As the previous reviewer suggested, there may be room enough in the academic industry for a communal fellowship of writers and teachers, but there is an important qualitative difference between the respectable productions of, say, a Mark Van Doren, and the monstrous achievements of canonical prowess Bloom examines here. Mediocrity needs to justify itself, to make excuses for its smug complacency, but just as 99.9% of our generation's literature is "written in water," so the canonical survivors of the future will be forced to take even more extreme measures to be remembered, to stand in the square where martyrs are made. Bloom's book, in essence, attempts to dramatize and account for these "extreme measures."

*The Anxiety of Influence*, for all its conceptual flummery and Rube Goldberg convolutions, stands today as a brilliant thought-experiment on the lengths genius will go to stamp itself in bronze, to carry on and flourish in a universe of Death (or its literary equivalent, Compromise). Even if you find his main argument pedantic and repulsive, Bloom provides dozens of pyrotechnic micro-arguments in each chapter, not to mention some brilliant and provocative readings of classic poetry. Bloom is a great talker and showman, and those who dismiss his theories as frivolous poppycock may still be charmed by his brash, Hazlittean personality. The important thing is to take the time to understand where Bloom is coming from, and not to project one's own anxieties onto this difficult and rewarding text.

The Western Canon: The Books and School of the Ages
Published in Hardcover by Harcourt (October, 1994)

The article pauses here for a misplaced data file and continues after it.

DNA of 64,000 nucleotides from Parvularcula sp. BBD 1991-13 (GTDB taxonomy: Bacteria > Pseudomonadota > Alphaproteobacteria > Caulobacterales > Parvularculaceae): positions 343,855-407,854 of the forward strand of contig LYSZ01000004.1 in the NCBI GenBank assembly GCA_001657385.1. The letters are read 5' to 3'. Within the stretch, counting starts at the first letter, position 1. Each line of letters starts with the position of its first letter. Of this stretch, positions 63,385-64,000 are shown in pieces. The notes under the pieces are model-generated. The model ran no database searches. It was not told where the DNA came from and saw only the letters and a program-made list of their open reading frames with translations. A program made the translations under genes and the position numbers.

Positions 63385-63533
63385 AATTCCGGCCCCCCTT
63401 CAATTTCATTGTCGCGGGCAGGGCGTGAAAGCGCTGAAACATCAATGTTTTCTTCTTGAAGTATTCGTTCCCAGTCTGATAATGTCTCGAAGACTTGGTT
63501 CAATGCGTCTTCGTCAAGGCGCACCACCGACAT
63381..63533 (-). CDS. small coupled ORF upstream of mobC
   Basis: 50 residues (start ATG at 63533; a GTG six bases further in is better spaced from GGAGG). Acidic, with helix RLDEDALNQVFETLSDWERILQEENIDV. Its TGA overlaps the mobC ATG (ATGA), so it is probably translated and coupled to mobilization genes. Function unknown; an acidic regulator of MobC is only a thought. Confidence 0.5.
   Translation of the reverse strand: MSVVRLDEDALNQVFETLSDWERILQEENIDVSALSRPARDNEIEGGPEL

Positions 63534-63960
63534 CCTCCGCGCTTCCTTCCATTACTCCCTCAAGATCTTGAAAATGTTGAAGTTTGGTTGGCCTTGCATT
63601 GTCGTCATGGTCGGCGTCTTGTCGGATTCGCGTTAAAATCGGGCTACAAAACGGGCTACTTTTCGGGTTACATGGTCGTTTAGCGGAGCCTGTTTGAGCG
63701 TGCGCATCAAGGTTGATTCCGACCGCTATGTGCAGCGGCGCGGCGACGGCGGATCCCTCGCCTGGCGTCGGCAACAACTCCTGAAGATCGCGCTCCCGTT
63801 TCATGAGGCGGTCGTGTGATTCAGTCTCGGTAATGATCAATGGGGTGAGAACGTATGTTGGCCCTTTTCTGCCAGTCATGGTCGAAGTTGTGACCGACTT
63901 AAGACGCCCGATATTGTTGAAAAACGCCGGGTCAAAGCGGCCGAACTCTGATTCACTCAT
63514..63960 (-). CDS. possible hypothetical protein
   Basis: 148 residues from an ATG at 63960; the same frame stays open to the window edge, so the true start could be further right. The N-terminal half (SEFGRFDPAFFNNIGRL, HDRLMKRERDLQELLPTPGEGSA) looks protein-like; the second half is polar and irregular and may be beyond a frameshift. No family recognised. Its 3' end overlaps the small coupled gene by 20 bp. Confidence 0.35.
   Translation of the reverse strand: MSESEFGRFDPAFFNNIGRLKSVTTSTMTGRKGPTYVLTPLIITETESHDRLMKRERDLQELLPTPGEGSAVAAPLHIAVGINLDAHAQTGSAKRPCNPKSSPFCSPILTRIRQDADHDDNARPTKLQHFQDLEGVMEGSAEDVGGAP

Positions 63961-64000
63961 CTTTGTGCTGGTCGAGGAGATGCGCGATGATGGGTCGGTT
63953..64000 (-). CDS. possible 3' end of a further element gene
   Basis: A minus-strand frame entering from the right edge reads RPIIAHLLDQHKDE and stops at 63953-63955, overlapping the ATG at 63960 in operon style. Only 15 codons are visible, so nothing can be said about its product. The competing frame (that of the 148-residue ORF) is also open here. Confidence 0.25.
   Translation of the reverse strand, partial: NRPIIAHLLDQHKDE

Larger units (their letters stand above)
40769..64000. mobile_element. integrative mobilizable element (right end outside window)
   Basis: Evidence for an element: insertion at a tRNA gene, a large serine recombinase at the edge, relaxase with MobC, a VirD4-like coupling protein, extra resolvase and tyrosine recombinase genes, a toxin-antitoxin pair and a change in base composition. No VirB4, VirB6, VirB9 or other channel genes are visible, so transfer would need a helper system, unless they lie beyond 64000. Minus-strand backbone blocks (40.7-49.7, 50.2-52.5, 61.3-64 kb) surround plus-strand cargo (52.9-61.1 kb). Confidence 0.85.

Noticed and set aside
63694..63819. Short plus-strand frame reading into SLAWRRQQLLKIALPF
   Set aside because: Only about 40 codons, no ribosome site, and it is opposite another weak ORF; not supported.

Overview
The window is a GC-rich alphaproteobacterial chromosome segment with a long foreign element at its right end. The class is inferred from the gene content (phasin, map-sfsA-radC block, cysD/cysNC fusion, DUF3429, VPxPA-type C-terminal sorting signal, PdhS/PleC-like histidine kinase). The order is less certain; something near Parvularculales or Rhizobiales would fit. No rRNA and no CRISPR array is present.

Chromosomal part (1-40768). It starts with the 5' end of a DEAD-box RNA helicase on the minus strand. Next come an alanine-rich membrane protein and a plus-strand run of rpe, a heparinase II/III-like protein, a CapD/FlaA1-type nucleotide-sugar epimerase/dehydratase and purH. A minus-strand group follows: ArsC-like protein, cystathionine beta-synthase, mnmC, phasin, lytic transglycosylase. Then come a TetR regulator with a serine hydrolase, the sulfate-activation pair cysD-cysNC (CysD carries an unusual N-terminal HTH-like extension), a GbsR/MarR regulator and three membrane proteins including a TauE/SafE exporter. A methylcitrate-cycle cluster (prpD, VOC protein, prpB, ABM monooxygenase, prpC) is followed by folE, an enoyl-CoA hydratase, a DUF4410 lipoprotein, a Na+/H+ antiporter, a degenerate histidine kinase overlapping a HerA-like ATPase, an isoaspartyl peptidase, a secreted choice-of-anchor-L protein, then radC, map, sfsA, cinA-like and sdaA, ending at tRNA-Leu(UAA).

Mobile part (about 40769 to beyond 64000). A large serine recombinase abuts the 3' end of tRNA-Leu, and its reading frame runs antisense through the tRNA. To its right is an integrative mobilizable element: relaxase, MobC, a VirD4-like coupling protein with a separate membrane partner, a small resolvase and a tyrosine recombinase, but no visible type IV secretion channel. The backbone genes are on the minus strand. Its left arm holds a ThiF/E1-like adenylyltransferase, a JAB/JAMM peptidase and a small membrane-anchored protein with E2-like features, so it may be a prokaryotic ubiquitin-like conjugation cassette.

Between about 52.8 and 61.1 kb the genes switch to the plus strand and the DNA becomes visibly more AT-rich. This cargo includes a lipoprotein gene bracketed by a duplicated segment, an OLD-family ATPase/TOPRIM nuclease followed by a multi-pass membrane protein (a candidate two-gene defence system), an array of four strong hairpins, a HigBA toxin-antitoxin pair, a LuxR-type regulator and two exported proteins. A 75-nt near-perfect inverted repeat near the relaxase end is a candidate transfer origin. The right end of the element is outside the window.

Author: Harold Bloom
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Read the Best Books First--But What Are They?
There is nothing better than a good book discussion. Everyone who takes reading seriously has ideas on what the best and most important books are. Certainly Harold Bloom is a serious reader and in this book he offers us his insights into some of the highlights of the past 500 years in Western literature. Even so, in 500 pages he is able to give us only about 25 authors. Fortunately, he also gives us a number of appendices listing many others.

At the head of Bloom's "western canon" is, not surprisingly, William Shakespeare. In fact, I would probably agree with Bloom on the basic fact of Shakespeare's importance to Western literature; however, if there is a weakness in Bloom's book, it his constant references to Shakespeare throughout the book. I admire Shakespeare as probably the single greatest dramatist in English but I do not think everything written since is simply a homage or reaction to Shakespeare. Shakespeare changed all of literature after him but he had his sources. Shakespeare was a source for writers after him but Cervantes, Montaigne, Whitman, Kafka and others altered our literature in ways that have no relationship to Shakespeare.

I also have trouble with the idea that Falstaff is the most important Shakespearean character or that King Lear is the most important play. When Bloom focuses on these ideas he reveals his prejudices. He also reveals himself as an old man. We all relate most closely to those characters in which we can see our reflection. I somehow doubt that Falstaff was Bloom's favorite when he was in his twenties.

Still, despite his obsession with Shakespeare, Bloom's intellect and experience range wide. He has a number of wonderful insights into the various authors he discusses and I admire his belief in the importance of literature. It is a belief that I share. Additionally, I enjoy Bloom's digs at feminist, Marxist and Freudian criticism. Though I feel they have made some important contributions to literary criticism, I would agree with Bloom's assertions concerning the damage they have done as well. I agree strongly with the idea that a book must earn a place in the canon by its brilliance and originality; not simply because it was written by a woman or a minority.